Southern California Edison officials are criticizing a Sacramento consulting firm's study that says Culver City could boost its revenues if it takes over the utility's local franchise.
"The study is long on unrealistic assumptions and short on identifying the very real risks to Culver City in attempting such a venture," said Edison spokesman Fred Trueblood.
In a $24,000 feasibility study commissioned by the city, R.W. Beck & Associates concludes that a municipal electric service could generate more revenue for the city than the nearly $600,000 in annual franchise fees and property taxes that the city collects from Edison.
Mayor Albert Vera, who last September proposed that the city look into the utility purchase, says such additional revenue could be used to improve policing and other services.
The City Council will discuss the report's findings during a July meeting.
Council members Mike Balkman and Ed Wolkowitz have said they oppose the proposal. Vera and council members Steven Gourley and James D. Boulgarides voted last November to study the matter, but have not decided whether they support the plan.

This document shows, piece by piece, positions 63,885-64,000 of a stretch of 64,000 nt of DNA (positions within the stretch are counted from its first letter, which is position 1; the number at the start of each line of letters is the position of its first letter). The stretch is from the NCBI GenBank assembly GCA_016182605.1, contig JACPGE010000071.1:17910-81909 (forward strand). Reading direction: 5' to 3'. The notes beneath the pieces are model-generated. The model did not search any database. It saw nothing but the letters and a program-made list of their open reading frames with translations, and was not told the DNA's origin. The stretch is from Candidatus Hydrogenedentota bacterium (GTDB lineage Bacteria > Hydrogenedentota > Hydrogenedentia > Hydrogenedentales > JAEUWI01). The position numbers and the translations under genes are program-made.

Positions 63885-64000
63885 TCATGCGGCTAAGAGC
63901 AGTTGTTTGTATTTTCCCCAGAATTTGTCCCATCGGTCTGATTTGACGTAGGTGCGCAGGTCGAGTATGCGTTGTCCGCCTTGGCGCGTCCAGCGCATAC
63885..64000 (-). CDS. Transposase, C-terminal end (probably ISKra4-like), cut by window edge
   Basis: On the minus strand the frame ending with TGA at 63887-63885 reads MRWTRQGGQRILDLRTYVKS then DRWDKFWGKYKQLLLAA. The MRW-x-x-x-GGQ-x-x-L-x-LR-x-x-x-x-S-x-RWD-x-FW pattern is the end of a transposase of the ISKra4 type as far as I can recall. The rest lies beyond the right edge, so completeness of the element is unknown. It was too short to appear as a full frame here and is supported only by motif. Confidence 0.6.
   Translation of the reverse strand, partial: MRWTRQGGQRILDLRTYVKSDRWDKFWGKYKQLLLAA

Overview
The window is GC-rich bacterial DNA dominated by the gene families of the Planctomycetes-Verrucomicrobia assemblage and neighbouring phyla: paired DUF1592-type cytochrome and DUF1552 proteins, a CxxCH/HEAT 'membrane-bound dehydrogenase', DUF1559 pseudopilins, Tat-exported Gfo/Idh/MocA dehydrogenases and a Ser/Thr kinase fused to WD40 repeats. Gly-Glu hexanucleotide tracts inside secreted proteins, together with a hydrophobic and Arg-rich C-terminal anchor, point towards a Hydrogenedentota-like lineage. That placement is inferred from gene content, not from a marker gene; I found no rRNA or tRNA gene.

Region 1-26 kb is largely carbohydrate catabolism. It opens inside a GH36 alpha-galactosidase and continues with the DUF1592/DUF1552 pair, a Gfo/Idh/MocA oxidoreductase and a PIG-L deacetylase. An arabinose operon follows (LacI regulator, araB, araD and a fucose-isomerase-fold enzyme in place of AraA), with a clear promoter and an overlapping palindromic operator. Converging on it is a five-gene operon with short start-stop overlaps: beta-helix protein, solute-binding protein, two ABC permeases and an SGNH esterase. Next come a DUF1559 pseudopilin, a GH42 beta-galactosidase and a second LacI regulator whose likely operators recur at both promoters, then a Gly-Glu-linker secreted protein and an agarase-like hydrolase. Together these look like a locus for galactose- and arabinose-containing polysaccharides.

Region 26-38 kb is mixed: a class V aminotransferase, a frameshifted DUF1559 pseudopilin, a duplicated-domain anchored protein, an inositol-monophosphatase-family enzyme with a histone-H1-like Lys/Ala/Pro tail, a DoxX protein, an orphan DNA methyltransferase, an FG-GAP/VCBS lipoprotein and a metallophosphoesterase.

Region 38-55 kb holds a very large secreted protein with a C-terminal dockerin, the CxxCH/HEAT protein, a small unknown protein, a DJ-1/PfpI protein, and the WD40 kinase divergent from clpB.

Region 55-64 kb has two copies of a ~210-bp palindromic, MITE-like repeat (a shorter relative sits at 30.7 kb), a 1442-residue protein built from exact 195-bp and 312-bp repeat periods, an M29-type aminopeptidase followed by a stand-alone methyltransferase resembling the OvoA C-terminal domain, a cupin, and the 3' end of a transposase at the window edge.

Under the proposal, the city would purchase the two Edison distribution stations in the city. In its report, Beck & Associates says this could be financed by issuing 25-year bonds. The initial cost of the buyout, including legal costs and engineering, would be $2.5 million, the report says.
Power supply costs, considered the single greatest expense, were not estimated, although the report "assume(s) that initially the city would purchase power from Edison." Initial staffing of the utility company could be provided by outside contractors, and later shifted to city employees, the report says.
Edison officials, who acknowledge that they have not reviewed the report in detail, say Beck & Associates made serious omissions.
"They significantly undervalued the Edison facilities," said Trueblood, adding that the estimates of start-up costs were too vague.
Trueblood said the city will be forced to pass these and other costs on to residents in the form of higher utility rates.
Dean Park, principal engineer with R.W. Beck & Associates, defended the report, saying it comprehensively addressed all aspects of starting up a municipal utility. Park said he invites Edison to submit questions and comments about the study.